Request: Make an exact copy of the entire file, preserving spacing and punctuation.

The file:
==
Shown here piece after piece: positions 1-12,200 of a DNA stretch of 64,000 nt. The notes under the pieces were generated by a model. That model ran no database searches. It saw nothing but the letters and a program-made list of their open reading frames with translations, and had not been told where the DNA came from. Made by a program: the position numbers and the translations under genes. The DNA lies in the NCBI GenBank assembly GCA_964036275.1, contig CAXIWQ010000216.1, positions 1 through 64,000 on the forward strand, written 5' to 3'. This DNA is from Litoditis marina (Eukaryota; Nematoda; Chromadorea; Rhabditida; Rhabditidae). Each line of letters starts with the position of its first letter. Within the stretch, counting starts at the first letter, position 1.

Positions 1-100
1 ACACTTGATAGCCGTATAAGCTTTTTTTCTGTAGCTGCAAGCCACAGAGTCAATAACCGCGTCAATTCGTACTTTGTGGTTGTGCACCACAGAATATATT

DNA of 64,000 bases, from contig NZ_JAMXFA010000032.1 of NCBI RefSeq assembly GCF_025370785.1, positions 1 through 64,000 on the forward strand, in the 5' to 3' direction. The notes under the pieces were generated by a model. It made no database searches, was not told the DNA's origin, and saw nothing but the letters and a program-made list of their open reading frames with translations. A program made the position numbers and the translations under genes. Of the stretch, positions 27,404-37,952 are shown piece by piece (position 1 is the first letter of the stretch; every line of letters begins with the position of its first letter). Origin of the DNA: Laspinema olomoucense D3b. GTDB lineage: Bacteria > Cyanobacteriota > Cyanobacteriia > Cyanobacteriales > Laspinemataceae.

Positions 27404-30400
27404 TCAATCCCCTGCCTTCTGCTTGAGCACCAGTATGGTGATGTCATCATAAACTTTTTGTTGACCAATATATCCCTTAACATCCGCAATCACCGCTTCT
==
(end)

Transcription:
Shown here piece after piece: positions 1-12,200 of a DNA stretch of 64,000 nt. The notes under the pieces were generated by a model. That model ran no database searches. It saw nothing but the letters and a program-made list of their open reading frames with translations, and had not been told where the DNA came from. Made by a program: the position numbers and the translations under genes. The DNA lies in the NCBI GenBank assembly GCA_964036275.1, contig CAXIWQ010000216.1, positions 1 through 64,000 on the forward strand, written 5' to 3'. This DNA is from Litoditis marina (Eukaryota; Nematoda; Chromadorea; Rhabditida; Rhabditidae). Each line of letters starts with the position of its first letter. Within the stretch, counting starts at the first letter, position 1.

Positions 1-100
1 ACACTTGATAGCCGTATAAGCTTTTTTTCTGTAGCTGCAAGCCACAGAGTCAATAACCGCGTCAATTCGTACTTTGTGGTTGTGCACCACAGAATATATT

DNA of 64,000 bases, from contig NZ_JAMXFA010000032.1 of NCBI RefSeq assembly GCF_025370785.1, positions 1 through 64,000 on the forward strand, in the 5' to 3' direction. The notes under the pieces were generated by a model. It made no database searches, was not told the DNA's origin, and saw nothing but the letters and a program-made list of their open reading frames with translations. A program made the position numbers and the translations under genes. Of the stretch, positions 27,404-37,952 are shown piece by piece (position 1 is the first letter of the stretch; every line of letters begins with the position of its first letter). Origin of the DNA: Laspinema olomoucense D3b. GTDB lineage: Bacteria > Cyanobacteriota > Cyanobacteriia > Cyanobacteriales > Laspinemataceae.

Positions 27404-30400
27404 TCAATCCCCTGCCTTCTGCTTGAGCACCAGTATGGTGATGTCATCATAAACTTTTTGTTGACCAATATATCCCTTAACATCCGCAATCACCGCTTCT